Barclays Tightens Lending for Coal and Oil Sands Exploration but Not for Oil and Gas in General
British bank Barclays has announced the narrowing of its lending criteria for clients involved in coal-fired power generation and will cease to finance the surface mining method of oil sands exploration and production, but has still not committed to restricting lending for oil and gas as some of its competitors have.
In its annual report for 2022, Barclays extended its planned phaseout of financing for coal-fired power from clients in the UK and EU by 2030 to include other member countries of the Organisation for Economic Cooperation and Development.
“Disappointingly, despite not having published a new oil and gas policy for the last three years, the bank’s fracking policy remains unchanged and there is no mention of new oil and gas. This means Barclays continues to be out of step with current minimum standards of ambition within the industry,” Head of Banking Programme at ShareAction Jeanne Martin said in a statement.
Environmental activists have urged banks worldwide to stop their financing of new oil and gas extraction and criticized them for announcing plans to reduce greenhouse gas emissions but not implementing them quickly enough.
In its report, Barclays said it will end the financing of new oil sands pipelines, as well as oil tar sands companies.
The multinational bank also set its first target for the automotive manufacturing industry to reduce its emissions, reported Reuters. It promised 40 to 64 percent lower emissions by 2030 compared to last year’s numbers.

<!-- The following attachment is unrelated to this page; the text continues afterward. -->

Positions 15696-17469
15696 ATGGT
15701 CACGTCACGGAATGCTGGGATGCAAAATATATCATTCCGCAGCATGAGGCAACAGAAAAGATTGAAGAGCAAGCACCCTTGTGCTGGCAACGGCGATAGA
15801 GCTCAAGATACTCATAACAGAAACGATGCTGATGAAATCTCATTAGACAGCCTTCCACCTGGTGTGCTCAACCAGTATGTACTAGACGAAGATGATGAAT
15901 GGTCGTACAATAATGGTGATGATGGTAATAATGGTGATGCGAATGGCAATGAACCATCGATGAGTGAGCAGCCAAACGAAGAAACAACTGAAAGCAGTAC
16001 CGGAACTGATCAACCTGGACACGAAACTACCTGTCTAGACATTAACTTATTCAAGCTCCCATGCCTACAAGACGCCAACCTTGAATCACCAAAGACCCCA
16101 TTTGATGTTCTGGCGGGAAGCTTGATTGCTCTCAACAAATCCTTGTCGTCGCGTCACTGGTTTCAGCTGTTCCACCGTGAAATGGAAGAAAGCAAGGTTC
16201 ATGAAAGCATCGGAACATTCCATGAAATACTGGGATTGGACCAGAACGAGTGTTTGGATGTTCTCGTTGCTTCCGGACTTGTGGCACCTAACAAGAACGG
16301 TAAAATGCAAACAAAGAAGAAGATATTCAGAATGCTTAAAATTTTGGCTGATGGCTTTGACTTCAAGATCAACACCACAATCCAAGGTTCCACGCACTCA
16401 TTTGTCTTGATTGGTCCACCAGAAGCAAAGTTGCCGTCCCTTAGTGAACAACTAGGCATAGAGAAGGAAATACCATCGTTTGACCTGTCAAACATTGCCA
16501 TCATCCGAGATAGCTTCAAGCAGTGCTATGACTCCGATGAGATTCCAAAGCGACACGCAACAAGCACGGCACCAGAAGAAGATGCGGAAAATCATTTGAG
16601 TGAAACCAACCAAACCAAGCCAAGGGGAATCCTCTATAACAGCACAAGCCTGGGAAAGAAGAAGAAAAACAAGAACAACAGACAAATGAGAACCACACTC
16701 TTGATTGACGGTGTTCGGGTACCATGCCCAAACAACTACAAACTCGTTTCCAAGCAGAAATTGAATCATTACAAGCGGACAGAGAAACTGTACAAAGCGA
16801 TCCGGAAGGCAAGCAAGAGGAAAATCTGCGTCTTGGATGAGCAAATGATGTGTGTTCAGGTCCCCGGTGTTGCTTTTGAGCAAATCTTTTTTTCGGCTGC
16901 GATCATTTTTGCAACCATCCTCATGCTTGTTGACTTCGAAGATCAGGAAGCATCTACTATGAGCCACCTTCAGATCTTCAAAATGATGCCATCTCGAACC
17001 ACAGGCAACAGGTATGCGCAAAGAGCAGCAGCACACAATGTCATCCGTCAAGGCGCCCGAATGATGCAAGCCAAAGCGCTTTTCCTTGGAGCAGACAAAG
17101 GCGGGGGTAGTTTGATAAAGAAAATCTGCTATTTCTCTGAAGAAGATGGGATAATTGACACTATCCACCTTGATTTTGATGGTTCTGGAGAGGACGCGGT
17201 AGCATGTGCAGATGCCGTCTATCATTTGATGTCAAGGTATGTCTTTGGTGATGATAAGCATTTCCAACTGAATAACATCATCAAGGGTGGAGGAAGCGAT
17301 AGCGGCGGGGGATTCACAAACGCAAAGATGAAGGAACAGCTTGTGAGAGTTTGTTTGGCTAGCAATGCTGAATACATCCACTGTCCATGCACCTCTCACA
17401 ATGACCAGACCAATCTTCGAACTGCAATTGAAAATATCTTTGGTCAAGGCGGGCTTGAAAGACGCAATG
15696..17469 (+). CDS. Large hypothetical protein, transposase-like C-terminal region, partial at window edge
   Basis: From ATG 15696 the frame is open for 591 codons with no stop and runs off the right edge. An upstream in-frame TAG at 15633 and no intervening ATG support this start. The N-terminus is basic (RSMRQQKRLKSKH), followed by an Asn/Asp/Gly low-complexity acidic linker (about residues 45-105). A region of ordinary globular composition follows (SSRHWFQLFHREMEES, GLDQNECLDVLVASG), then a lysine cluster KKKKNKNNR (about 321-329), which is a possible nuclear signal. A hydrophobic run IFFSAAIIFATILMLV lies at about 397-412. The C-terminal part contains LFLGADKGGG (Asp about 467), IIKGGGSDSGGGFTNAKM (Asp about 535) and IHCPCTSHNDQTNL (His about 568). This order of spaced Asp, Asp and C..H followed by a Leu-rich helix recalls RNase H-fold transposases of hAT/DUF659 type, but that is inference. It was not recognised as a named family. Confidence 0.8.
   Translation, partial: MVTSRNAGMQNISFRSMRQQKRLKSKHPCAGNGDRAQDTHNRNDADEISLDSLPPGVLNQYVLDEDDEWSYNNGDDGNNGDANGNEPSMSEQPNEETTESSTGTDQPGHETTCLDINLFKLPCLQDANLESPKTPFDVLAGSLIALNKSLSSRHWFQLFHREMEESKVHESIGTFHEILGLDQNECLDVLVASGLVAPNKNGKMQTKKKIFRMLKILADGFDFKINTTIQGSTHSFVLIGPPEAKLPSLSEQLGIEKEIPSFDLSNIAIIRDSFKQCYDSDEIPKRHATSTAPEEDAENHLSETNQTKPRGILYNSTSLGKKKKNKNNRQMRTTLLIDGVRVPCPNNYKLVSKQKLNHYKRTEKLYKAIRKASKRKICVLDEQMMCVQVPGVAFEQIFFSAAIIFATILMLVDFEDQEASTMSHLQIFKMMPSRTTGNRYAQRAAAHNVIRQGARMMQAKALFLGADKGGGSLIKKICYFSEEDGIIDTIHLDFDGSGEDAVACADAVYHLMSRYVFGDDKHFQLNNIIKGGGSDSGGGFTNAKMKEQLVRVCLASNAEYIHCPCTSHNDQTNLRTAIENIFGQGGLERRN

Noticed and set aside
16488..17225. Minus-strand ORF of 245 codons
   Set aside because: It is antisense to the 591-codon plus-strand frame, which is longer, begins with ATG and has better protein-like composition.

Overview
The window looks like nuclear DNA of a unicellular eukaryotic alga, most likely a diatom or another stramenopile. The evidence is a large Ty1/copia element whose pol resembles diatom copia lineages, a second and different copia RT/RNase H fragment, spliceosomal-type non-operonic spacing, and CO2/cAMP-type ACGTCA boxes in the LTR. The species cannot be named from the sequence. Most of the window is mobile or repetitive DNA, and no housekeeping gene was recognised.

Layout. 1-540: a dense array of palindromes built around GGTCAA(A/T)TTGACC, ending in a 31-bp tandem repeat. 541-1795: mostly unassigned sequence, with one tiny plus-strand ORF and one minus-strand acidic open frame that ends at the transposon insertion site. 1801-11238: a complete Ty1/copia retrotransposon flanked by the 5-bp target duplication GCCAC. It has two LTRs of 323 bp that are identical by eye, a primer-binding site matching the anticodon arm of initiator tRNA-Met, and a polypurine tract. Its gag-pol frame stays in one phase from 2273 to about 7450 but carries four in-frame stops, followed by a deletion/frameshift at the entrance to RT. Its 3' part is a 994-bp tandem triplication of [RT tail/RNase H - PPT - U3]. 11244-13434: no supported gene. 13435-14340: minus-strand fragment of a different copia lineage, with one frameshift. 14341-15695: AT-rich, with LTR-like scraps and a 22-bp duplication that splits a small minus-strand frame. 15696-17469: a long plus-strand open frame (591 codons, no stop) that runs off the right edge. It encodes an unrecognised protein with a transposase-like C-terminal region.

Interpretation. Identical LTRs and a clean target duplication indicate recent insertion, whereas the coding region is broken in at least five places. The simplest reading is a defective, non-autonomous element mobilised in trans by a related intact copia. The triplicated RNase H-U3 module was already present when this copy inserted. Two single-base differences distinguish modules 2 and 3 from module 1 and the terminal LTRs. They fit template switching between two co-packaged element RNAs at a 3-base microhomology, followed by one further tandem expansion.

In addition, Barclays set a “convergence point” rather than a target for reducing emissions in the residential real estate sector by 40 percent by 2030. It said the decarbonization of homes in the UK was reliant on a broader set of decisions that were beyond the bank’s control.
The annual report said last year Barclays had lowered its emissions for the energy, cement and steel sectors.
For the bank’s energy clients, the amount of absolute greenhouse gas emissions generated has gone down 32 percent since 2020.
30 investors with $1.5 trillion in assets being managed by five of Europe’s biggest banks — including Barclays — have written to one or more of them to ask that they agree to stop the direct financing of new oil and gas fields by the end of this year and instead focus on renewable energy companies, nonprofit ShareAction said. The investors expressed their concern that the worldwide path to net zero would be threatened by new oil and gas fields.
“Barclays should step up and act swiftly to update its oil and gas policy ahead of its 2023 AGM to meet science-based standards on climate that have made it clear there is no room for new oil and gas fields if we want to limit global warming to 1.5C,” Martin said in the statement. “Otherwise, the bank should be prepared to deal with further shareholder action to encourage Barclays to meaningfully align with its net zero goal.”
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